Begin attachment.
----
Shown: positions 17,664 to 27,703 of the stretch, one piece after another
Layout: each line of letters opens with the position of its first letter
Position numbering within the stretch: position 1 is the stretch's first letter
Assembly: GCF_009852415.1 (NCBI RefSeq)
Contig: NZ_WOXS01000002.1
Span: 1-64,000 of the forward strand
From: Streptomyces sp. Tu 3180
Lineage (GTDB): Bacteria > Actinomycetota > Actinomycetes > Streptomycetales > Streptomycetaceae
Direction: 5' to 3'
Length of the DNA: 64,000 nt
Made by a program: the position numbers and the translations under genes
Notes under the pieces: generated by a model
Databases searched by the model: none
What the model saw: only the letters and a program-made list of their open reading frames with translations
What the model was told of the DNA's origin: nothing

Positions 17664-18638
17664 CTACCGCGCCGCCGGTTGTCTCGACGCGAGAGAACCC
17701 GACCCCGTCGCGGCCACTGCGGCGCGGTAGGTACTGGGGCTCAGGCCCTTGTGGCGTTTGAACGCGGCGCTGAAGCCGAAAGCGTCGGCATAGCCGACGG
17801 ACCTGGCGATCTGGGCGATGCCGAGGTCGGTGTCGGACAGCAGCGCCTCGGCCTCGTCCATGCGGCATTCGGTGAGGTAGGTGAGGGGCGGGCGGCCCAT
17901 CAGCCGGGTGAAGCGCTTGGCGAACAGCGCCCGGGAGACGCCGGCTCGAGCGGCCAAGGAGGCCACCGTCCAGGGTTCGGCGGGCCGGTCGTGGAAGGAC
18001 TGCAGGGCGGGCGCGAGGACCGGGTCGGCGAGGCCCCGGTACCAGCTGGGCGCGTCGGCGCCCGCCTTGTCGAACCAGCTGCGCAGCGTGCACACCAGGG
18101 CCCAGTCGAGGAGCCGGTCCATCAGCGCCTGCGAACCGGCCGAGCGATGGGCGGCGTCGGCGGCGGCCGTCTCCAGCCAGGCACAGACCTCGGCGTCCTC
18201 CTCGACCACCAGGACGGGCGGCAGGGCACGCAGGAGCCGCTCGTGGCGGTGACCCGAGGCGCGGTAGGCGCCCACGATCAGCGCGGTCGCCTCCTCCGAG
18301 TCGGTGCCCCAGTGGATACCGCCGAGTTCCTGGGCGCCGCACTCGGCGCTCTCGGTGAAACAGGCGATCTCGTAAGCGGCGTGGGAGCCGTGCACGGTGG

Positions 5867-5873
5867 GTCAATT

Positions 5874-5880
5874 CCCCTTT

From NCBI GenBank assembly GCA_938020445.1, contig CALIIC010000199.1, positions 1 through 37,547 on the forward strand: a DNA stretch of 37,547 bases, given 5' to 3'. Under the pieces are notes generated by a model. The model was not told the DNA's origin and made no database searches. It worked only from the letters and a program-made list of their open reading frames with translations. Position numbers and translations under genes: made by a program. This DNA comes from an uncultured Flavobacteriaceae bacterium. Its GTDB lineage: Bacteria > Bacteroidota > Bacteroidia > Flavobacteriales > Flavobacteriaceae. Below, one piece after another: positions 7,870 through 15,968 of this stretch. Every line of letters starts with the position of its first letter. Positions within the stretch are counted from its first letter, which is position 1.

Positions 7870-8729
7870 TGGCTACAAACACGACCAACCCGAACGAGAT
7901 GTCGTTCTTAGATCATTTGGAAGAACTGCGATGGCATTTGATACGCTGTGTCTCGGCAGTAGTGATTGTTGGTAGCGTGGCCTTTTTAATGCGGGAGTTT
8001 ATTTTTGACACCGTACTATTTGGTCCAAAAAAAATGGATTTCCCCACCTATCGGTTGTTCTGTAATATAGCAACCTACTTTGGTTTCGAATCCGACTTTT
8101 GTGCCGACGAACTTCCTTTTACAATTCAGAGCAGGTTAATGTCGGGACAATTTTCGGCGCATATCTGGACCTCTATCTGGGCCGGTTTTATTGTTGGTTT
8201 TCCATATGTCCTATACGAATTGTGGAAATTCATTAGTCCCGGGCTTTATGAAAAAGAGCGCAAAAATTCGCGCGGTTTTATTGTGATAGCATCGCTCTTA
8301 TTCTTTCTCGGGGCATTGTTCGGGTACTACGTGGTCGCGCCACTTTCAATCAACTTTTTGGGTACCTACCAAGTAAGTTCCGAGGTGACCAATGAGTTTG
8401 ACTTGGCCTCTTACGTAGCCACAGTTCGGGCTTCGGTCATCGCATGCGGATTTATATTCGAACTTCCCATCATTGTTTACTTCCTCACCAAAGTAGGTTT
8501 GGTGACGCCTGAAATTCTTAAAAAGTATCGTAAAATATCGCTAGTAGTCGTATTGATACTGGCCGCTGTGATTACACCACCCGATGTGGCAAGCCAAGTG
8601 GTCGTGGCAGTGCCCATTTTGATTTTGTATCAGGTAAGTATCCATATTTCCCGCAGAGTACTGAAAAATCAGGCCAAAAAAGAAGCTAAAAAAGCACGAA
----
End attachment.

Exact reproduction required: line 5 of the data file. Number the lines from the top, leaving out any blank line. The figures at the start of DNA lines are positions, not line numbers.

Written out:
Contig: NZ_WOXS01000002.1